1. the Issue isn’t the thickness of the fingers but the thickness of the fingertips. Mine are very thick and fleshy and do not physically fit!
        They are also short so when playing a G chord for example it is impossible to arch over properly. When I play the low E, they A string will mute. They is no way around it.
        I cannot fit them in to play an A major correctly either.
        I have been playing for 2 years

        1. Hi Luke, I’ve noticed that when students have problems arching their fingers, it’s usually because of the grip. You want to make sure your thumb is right smack in the middle of the rear side of the neck. Holding the neck like this will mean your palm is not touching the neck at all, only your fingers are in contact with the guitar.
          This should give you enough distance to be able to put your fingertips onto the fretboard perpendicularly, so they don’t touch the adjacent strings.

          With the A major, I hear you, I have trouble cramming all my fingers in there as well. I use fingers 2,3,4, but sometimes I just don’t bother and form a barre over the D, G, B strings and mute the high E with it. I’ll use the index finger or middle finger to form the barre, depending on what came before/after. Try it to see how you like it.

        2. I’ve been playing for 28 years, have the same problem. You learn to improvise some. But, at the end of the day, Randy Rhodes shredding high up on the neck is not going to happen. Some pieces you just can’t play.

        3. I wonder if a plastic surgeon could reduce the amount of fleshiness in the finger tips? The fingers don’t have muscles so that excess flesh is not important. I think a surgeon should be able to make an incision down the length of the finger tips and carefully remove some of that tissue. If they can do breast reduction surgery then they should be able to do this.

          1. I have thought about the same thing, as I too have naturally fleshy finger tips.

            I have been playing for 40+ years and still struggle with certain songs (ie. the intro to Diary of a Madman) Some guys are genetically more suited to playing guitar

  16. I decided to learn to play guitar,since I amretired, with time to do it. My problem seems to be thesame thing…fat fingers. I have hands like a Sasquatch, and have not yet learned how to keep my sausage size fingers from hitting strings I don’t want to hit. I hope you are right, and I’ll eventually figure it out, because I would love to one day be able to enjoy sitting around playing some tunes.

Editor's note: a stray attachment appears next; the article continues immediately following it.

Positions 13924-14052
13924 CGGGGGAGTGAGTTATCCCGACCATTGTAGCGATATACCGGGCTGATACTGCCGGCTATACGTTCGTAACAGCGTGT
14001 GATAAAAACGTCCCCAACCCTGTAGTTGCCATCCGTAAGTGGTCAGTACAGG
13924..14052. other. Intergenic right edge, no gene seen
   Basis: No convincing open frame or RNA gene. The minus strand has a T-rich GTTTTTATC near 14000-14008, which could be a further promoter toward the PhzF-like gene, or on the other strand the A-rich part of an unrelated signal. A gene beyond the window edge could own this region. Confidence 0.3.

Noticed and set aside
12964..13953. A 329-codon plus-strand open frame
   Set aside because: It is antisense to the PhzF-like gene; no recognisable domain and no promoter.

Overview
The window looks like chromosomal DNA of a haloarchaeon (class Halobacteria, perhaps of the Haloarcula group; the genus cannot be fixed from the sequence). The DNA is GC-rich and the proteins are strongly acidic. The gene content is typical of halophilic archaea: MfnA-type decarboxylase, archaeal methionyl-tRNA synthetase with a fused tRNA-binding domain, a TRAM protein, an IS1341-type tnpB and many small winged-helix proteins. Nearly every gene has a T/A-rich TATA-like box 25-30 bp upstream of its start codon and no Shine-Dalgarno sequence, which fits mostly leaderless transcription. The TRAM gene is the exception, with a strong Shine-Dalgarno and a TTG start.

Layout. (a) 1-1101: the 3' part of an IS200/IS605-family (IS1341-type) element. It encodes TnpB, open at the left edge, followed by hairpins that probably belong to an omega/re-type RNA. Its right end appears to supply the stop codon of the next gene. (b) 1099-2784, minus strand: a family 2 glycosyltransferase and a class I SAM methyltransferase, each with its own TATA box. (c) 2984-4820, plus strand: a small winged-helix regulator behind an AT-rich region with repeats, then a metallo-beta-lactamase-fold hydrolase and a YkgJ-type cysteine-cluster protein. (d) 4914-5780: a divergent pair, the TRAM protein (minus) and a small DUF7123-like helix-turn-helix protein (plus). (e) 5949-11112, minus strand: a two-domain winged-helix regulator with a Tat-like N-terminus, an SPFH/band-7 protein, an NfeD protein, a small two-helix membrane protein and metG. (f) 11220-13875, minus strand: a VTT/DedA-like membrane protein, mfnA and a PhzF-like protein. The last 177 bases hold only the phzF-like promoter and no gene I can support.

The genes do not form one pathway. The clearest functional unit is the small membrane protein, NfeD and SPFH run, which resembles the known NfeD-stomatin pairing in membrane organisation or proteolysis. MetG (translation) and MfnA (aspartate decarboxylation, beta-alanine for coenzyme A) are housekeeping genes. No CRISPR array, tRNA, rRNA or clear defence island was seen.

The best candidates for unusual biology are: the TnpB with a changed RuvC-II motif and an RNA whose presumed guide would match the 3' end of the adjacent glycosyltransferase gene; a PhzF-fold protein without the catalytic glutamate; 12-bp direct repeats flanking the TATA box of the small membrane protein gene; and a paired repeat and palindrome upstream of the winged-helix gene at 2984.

1. Hey Tom, oh for sure, just practice every day. If you scroll up, the 4th paragraph of the article has links to 2 pretty big handed guys who play amazing guitar. Just proof it can be done 🙂 I know it seems difficult right now, but remember that they were in your shoes at one time as well. All pros were beginners at one point.

  17. I’m so glad I read this page!
    You give hope to a lot of us!
    Now let’s train those “chubby” minds… and fingers”

  18. To be fair, some people do have some seriously meaty fingers. I started playing electric around 12 years ago, but gave it up after 2 or so years because I fell in love with acoustic guitar. About 6 months ago, I decided to start getting back into electric because of a band I’m starting, and for certain bar chords in the upper register, fat finger syndrome is literally unfixable without buying a wider-fretted guitar. For instance, in Goose by Polyphia, I can’t get the intro down because the 12th fret on the upper E is impossible for me to bar down, as the base of my first finger is literally too wide to fit within the frets. While I do agree that this guide should work for 90% of people, especially beginners that think it’s just fat fingers as opposed to bad technique, I will say that one size definitely does not fit all.

  19. What I want is a dreadnought guitar with a thick V shape neck which is 48 mm wide at the nut; any suggestions? No more than a £1000/$1309

    If I don’t find one I’m going to get guitar luthier to convert a 12 string into a 6 for me but before I do that I will keep searching.

  20. I tried some alternative chords but there’s some vary sounds to the standard chords one. What standard chords have the same tones with the easy chords?

  21. I’m a retired 63yr old with lots of time on my hands. I just purchased a les paul electric guitar today to help fill my time, took lessons when I was a kid. I worked for 38yrs as a welder and have not only long, but large industrial worker hands and fingers.
    If Albert King could do it with those meat rippers, I’m certainly gonna give my all and learn to have fun with it.

    1. Hi Herb. My name is Tony. I to have just retired at 65 with the same ideas about playing guitar, I was also a welder fabricator so I know what your talking about when you say things about your hands and fingers. I’ve been at it now for a couple of months and this morning I was about to give it all up……. I was looking to see if there was anything at all I could do about my fleshy fingers when I came across you. Thanks to you I will keep going. Tony